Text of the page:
Goldman Sachs sidesteps shareholder spring

People walk past Goldman Sachs headquarters in New York City. At the bank's annual meeting, the only storm was the weather outside. Shareholders laughed and voted for everything management wanted.

Kai Ryssdal: Goldman Sachs is often called the most powerful investment bank on Wall Street. Because it is. But the years since the financial crisis haven't been kind. A former member of its board of directors is on trial this week for insider trading. Goldman was involved in the botched Facebook IPO. So one might reasonably assume the bank's annual shareholder meeting today would be tempestuous.

Our New York bureau chief Heidi Moore was there.


Heidi Moore: Sister Barbara Aires, of the Interfaith Center for Corporate Responsibility, still remembers the day that Goldman Sachs CEO Lloyd Blankfein joked that his firm was "doing dod's work."

Barbara Aires: Well, we weren't particularly thrilled with the outcome of that particular "dod's work" at the time.

She means all the financial hanky-panky that led up to the crisis. Sister Barbara braved the rain and intense security today to urge Blankfein to use his powers for good. She was one of 200 shareholders who attended Goldman's annual meeting in Jersey City, N.J.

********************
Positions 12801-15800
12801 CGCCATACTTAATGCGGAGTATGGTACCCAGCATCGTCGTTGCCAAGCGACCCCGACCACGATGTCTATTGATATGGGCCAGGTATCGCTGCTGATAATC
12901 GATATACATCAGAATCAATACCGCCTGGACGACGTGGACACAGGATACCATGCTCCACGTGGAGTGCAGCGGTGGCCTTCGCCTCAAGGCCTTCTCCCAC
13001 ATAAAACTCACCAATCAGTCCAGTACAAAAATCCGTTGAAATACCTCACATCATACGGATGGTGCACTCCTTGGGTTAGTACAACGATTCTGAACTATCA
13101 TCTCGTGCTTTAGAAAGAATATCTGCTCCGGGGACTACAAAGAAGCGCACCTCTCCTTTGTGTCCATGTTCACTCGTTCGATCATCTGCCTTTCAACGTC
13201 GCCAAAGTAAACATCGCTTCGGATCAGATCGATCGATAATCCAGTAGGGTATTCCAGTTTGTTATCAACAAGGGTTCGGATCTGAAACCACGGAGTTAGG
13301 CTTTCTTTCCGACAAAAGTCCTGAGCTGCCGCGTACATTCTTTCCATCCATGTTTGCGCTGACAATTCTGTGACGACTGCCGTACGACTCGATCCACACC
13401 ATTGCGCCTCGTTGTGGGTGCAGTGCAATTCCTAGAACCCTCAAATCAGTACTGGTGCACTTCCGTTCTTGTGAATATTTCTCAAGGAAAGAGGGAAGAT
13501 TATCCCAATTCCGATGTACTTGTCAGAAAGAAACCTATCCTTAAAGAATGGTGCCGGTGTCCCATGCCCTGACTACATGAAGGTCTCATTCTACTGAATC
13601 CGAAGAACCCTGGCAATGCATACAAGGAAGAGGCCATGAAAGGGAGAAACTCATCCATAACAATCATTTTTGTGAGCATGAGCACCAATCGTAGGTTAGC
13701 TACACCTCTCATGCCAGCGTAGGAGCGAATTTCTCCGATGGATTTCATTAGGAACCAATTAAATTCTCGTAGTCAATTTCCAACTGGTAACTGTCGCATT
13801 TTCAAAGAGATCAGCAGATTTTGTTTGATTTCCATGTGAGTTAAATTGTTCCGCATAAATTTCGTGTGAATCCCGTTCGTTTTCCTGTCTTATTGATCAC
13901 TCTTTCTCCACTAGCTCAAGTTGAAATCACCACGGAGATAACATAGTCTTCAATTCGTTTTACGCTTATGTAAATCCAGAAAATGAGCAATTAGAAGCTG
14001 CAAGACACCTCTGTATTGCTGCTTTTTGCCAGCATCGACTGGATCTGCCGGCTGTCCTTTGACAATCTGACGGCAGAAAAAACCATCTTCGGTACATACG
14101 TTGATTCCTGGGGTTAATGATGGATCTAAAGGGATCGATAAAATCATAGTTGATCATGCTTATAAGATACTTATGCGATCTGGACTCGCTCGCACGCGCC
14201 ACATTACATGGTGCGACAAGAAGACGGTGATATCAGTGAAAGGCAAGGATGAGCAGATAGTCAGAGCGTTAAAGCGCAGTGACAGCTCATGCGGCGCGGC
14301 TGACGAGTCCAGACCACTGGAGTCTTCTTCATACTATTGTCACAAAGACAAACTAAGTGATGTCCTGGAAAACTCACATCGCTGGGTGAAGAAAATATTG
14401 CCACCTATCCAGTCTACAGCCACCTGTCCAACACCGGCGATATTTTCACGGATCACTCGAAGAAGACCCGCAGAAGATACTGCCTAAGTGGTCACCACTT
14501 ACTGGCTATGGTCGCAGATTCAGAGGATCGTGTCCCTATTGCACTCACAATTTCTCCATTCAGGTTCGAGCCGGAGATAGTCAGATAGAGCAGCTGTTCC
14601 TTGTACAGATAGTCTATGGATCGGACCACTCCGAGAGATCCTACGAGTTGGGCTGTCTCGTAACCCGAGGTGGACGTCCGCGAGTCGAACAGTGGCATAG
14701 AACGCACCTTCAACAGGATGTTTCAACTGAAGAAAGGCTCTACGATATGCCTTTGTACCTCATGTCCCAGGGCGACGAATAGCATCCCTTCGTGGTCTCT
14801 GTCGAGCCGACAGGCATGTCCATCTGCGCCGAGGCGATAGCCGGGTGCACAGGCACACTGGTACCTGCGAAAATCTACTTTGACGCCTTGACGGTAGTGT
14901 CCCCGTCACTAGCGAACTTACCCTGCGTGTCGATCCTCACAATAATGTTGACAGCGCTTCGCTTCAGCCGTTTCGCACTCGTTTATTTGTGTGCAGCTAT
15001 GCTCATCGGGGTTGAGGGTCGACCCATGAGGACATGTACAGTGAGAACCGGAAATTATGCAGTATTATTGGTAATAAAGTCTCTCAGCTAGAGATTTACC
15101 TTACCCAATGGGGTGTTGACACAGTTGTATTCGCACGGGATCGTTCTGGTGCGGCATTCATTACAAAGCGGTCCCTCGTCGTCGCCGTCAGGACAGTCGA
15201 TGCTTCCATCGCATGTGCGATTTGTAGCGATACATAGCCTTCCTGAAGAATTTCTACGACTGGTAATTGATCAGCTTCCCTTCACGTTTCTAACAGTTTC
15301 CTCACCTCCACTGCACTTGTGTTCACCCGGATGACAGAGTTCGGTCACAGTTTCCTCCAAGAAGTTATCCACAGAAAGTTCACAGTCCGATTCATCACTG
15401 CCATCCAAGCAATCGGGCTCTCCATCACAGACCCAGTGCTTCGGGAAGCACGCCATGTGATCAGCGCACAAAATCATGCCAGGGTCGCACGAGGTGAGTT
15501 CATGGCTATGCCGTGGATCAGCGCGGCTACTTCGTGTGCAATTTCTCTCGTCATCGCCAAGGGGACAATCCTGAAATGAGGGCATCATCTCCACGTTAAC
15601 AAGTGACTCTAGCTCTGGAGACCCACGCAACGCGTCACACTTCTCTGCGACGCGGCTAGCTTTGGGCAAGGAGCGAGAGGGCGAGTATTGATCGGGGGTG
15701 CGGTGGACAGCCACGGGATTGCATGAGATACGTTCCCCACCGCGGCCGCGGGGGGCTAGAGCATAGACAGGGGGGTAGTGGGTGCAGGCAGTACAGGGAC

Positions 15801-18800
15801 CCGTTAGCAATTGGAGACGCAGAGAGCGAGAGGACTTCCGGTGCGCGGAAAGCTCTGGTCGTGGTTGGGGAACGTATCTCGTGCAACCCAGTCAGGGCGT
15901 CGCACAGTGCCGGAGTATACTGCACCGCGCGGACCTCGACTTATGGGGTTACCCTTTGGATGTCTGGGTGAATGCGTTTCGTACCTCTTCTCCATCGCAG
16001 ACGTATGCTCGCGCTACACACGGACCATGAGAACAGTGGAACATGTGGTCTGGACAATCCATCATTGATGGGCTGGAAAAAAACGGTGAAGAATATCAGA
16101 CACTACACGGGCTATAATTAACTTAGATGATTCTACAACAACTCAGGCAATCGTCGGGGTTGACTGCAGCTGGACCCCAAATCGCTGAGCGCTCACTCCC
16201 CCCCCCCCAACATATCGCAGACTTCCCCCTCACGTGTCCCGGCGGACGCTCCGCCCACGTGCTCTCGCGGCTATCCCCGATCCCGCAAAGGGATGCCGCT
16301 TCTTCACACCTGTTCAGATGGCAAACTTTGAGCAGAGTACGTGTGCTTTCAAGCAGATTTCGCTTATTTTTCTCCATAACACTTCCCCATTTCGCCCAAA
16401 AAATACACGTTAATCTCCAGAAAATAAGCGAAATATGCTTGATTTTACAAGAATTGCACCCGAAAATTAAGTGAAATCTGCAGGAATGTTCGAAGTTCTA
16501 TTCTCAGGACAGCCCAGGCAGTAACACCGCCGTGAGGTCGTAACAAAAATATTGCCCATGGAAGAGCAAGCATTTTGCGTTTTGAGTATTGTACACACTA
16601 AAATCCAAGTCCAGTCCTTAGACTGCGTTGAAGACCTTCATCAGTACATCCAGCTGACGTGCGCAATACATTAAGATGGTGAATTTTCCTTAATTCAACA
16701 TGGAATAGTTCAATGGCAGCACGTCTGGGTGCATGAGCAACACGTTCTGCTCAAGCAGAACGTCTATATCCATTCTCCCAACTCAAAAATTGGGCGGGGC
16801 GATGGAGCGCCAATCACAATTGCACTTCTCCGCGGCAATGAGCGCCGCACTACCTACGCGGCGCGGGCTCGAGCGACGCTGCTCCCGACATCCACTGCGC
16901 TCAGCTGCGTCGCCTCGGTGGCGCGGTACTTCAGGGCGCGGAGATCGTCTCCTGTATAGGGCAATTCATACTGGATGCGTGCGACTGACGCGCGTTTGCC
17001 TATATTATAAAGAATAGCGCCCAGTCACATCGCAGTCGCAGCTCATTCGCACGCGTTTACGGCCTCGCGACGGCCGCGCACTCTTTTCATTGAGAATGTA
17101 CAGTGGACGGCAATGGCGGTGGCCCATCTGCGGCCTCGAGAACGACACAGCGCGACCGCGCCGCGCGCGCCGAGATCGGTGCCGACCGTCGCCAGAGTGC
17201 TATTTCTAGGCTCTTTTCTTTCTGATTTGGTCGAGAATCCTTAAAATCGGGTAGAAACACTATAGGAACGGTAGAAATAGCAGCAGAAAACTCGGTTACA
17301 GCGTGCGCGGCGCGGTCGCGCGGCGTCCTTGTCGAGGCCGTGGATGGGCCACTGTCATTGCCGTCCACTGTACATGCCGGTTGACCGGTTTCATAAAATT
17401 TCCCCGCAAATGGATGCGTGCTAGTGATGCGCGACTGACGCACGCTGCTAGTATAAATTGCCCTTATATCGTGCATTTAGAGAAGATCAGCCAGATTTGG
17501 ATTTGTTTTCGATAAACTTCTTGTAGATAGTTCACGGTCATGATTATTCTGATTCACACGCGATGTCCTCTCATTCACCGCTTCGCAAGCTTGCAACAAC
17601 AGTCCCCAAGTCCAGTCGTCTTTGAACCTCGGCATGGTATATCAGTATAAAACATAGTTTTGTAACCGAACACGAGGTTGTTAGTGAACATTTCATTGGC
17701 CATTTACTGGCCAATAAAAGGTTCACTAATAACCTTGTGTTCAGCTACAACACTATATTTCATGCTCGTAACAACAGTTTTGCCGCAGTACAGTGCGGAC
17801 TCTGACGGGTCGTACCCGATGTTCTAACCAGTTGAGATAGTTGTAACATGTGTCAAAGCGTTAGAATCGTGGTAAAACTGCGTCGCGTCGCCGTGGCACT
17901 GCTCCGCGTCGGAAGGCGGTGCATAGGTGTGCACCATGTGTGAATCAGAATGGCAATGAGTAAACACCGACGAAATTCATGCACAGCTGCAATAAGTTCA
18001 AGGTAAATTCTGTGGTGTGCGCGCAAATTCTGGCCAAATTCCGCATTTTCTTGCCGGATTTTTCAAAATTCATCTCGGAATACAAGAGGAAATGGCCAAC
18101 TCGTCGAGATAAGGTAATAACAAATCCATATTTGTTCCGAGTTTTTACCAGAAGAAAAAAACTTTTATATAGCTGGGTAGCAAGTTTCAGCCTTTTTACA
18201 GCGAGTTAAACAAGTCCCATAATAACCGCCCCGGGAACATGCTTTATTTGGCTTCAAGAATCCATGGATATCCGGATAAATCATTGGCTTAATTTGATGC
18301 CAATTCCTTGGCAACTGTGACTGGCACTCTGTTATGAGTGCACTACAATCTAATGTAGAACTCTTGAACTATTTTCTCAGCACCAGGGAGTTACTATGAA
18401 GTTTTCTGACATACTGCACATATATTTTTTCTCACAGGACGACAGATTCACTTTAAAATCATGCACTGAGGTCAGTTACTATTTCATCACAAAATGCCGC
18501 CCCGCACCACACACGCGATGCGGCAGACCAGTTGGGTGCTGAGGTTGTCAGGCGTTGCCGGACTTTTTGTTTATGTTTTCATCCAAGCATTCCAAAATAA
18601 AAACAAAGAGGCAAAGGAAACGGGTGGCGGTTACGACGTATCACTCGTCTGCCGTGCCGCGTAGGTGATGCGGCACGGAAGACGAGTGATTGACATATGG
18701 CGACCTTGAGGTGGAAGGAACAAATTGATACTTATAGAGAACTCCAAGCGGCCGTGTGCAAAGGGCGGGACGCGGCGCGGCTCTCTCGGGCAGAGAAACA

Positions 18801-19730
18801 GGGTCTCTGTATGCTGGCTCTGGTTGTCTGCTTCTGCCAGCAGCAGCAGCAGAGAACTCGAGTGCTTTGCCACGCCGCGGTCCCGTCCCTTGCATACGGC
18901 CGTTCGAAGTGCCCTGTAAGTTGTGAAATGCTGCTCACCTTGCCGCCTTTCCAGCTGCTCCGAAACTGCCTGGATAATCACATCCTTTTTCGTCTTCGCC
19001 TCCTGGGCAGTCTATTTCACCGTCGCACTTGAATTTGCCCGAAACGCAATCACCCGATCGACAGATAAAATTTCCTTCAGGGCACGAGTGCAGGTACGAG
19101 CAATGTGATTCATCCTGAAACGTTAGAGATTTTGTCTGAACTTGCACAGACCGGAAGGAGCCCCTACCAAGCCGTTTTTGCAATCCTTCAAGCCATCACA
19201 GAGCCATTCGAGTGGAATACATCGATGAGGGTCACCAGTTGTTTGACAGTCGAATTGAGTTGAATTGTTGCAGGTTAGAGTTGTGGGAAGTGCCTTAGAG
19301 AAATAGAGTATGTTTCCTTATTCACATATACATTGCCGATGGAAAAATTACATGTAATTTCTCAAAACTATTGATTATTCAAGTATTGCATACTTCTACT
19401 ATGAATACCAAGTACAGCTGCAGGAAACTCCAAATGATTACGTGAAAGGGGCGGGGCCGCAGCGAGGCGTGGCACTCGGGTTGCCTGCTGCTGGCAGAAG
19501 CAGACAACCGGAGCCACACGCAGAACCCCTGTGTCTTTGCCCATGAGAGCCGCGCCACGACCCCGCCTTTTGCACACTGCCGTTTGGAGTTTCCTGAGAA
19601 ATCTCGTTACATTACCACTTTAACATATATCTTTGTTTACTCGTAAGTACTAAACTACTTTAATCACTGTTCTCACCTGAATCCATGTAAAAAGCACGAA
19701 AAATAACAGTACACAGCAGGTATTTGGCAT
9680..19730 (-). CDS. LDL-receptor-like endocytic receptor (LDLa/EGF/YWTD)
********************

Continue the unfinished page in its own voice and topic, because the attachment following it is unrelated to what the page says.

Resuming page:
Shareholder Stephen Viederman didn't mind the schlep.

Stephen Viederman: This is always good theater, if nothing else.

But there was more laughter than dramatic tension. Blankfein, who is known for his sharp wit and skeptical expressions, was on his best behavior, says Sister Barbara. She jokingly asked him for a job. He retorted that he couldn't outbid her celestial boss.

Aires: I've seen him when he was a little upset, and today I thought he handled himself quite well -- tempered, allowed everybody to speak. He didn't cut anybody off.

Only about seven shareholders in the sparse room asked questions. Blankfein's thorough responses seemed like part of Goldman's friendly image makeover. In an ongoing charm offensive, the firm embraced the masses today to join Twitter. In fact, the meeting was so calm that Viederman, a shareholder, noticed that at least one member of the board of directors was taking care of other business.

Viederman: I did, while I was in the back of the room watching the dynamics, see at least one doing his BlackBerry.

No shareholder spring here. Goldman's investors voted for everything Goldman's management wanted.

In New York, I'm Heidi Moore for Marketplace.

About the author

Heidi N. Moore is The Guardian's U.S. finance and economics editor. She was formerly the New York bureau chief and Wall Street correspondent for Marketplace.

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